Income limits for Glenwood Springs housing lottery could increase |

Income limits for Glenwood Springs housing lottery could increase

John Gardner
Glenwood Springs, CO Colorado
Kelley Cox Post Independent

GLENWOOD SPRINGS, Colorado ” Don Nadon, 51, left the Garfield County Administration Building with a smile on his face Wednesday afternoon.

Nadon was one of the lucky 10 people chosen in the first of a two part Garfield County Affordable Housing Lottery which is providing 20 affordable housing units located in the Ironbridge Community between Glenwood Springs and Carbondale.

“I’m real excited,” Nadon said. “I grew up in Glenwood and was hoping to move back here about 10 years ago, but never made it. And housing prices have gone way up since then and it would be almost impossible for me to purchase something here today. This is a great opportunity.”

Now Nadon has seven days to secure financing to ensure that he gets one of the units. Despite low income limits, a $230,000 price tag, and a tight lending market, Nadon wasn’t too concerned about not qualifying for a loan.

“I’ve looked into it a little bit already,” he said. “They are allowing you to have a co-signer now, so that helps me.”

Suzie Davis of Rifle wasn’t selected in this first round. Those not selected, like Davis, are now on a wait list and have until September 30 to submit in writing if they would like to remain on the wait list or would like to forfeit this round and be entered into the second round for the next 10 affordable units at Ironbridge. The second lottery will be held on October 9 at 4 p.m. Deadline for others wanting to submit applications for that lottery is 4 p.m. September 30.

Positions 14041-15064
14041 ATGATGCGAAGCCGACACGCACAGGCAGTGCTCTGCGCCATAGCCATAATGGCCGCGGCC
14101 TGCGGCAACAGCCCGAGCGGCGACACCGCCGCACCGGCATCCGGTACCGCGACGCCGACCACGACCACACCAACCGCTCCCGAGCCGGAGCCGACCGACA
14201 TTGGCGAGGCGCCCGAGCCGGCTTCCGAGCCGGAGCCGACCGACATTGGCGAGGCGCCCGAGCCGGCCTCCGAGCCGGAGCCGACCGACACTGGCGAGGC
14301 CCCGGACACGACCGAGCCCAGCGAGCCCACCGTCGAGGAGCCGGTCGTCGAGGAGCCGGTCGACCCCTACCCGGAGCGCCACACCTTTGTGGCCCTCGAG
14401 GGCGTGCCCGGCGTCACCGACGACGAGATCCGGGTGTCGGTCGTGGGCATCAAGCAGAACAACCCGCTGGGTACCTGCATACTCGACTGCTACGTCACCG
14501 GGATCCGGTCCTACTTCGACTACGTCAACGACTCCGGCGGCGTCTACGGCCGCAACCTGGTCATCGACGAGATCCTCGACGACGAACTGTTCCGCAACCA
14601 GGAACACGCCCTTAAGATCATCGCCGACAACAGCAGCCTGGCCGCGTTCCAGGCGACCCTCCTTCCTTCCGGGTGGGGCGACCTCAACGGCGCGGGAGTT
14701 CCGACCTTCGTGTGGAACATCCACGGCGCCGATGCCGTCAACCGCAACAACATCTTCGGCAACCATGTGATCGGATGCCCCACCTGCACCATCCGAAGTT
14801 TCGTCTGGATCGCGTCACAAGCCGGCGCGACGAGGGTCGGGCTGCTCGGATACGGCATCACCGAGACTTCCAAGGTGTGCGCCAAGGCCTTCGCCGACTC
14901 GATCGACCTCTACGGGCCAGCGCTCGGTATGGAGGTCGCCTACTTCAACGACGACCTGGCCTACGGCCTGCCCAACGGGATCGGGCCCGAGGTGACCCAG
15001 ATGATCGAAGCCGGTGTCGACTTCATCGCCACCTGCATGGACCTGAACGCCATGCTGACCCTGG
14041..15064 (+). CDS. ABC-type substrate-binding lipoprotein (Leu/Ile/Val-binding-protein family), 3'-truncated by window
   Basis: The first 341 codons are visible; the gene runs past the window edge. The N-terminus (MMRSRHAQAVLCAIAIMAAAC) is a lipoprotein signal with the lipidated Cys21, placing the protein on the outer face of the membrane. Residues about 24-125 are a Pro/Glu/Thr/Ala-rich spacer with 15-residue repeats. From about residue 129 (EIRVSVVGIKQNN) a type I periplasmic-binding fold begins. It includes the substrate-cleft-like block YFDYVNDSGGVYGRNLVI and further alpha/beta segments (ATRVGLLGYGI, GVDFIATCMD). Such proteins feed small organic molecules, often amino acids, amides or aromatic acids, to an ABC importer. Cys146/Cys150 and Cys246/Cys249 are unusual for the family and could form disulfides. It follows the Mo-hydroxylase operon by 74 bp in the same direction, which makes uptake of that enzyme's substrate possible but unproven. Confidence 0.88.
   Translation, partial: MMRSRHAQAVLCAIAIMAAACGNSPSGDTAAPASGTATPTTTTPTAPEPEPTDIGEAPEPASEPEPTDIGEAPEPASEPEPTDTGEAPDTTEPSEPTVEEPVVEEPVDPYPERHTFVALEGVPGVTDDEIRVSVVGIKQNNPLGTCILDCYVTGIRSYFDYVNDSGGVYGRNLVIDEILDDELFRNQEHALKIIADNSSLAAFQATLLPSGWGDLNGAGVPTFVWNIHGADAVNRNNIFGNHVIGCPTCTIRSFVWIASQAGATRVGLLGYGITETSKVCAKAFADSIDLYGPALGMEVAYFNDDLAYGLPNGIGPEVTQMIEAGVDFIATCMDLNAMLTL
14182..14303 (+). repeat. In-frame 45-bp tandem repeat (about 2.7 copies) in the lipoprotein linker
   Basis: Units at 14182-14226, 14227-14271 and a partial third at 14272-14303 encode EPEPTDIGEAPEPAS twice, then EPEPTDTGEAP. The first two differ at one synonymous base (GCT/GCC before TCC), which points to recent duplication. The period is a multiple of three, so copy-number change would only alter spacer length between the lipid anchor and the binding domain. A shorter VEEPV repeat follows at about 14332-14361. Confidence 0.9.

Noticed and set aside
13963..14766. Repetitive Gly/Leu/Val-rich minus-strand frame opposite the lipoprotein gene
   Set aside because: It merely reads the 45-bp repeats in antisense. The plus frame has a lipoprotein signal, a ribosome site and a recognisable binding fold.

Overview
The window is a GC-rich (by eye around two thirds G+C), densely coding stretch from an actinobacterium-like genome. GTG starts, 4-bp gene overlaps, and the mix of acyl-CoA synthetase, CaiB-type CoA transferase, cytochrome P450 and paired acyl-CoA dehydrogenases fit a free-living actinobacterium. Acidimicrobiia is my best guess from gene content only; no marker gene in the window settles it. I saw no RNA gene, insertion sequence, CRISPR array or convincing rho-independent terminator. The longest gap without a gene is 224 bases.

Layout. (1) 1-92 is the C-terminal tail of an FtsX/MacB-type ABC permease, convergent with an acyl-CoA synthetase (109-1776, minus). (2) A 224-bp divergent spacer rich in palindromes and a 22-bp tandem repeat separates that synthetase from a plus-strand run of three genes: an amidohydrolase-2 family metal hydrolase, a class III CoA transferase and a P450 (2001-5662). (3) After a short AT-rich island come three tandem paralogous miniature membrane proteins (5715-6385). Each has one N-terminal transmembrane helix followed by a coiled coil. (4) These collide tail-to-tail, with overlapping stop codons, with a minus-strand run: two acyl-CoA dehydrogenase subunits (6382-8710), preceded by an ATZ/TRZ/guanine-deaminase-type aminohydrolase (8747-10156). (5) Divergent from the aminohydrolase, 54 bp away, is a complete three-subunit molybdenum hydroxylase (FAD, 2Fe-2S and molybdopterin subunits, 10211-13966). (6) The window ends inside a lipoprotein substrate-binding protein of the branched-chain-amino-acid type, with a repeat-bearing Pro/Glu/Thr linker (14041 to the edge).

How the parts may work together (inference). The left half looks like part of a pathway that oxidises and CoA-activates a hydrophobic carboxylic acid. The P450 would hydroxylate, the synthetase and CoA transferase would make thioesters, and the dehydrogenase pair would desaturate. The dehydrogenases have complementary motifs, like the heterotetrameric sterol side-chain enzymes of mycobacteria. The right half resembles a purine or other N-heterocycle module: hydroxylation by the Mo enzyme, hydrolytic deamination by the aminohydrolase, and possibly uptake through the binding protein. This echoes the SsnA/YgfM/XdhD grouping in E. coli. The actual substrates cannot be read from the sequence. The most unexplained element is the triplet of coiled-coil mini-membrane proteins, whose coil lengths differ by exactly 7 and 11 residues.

Davis was eighth on the wait list, which means seven of the 10 selected Wednesday would have to drop out.

“Being that far down the list means that my chances might be better going into the next lottery,” she said. “But I can kind of hang in this position and hope for someone else to fall out.”

According to Geneva Powell, executive director of the Garfield County Housing Authority, it’s not uncommon for people who’ve won the housing lottery to forfeit the property.

“Traditionally we have had a couple of people that fell out,” Powell said. “I can’t tell you that it will happen this time, I don’t have a crystal ball. But if you are number 11, you need to decide if you’re going to stay in the wait list position for this lottery or if you’re going to be involved in the next one.”

Low maximum income limits of $37,250 for a single person, and $53,200 for a family of four, which is 80 percent of the Garfield County median household income and the $230,000 price for these homes have had some questioning just how affordable these houses are, and if the program works. But Powell said that while income limits are now an issue, they’ve not been in the past.

“It’s been a very successful program,” Powell said. “We’ve always found people to fill the units even though the income guidelines are a little lower than they need to be.”

Powell said that the GCHA is working to change the income limits to more appropriately reflect the median incomes throughout Garfield County. According to Powell, county commissioners have already discussed having different categories for income limits in future lotteries.

“We are working on getting those changed and hopefully in 2009 we will have higher income limits,” Powell said. “We requested income categories so we don’t leave out the families that are at the 80th percent of area median income. So, a certain percentage of the units in a development would still be sold to families within this income bracket, but then we would have a category 2 and category 3, that would raise the income limit some to reach a broader market of people.”

The guidelines are set within the Garfield County Land Use Code which is currently being revised by Garfield County Planning and Zoning Committee and county commissioners, according to Powell. Housing regulations are just one out of 16 articles that are being revised, she said. But she was optimistic to have the revised income limits by fall of 2009.

Contact John Gardner: 384-9114

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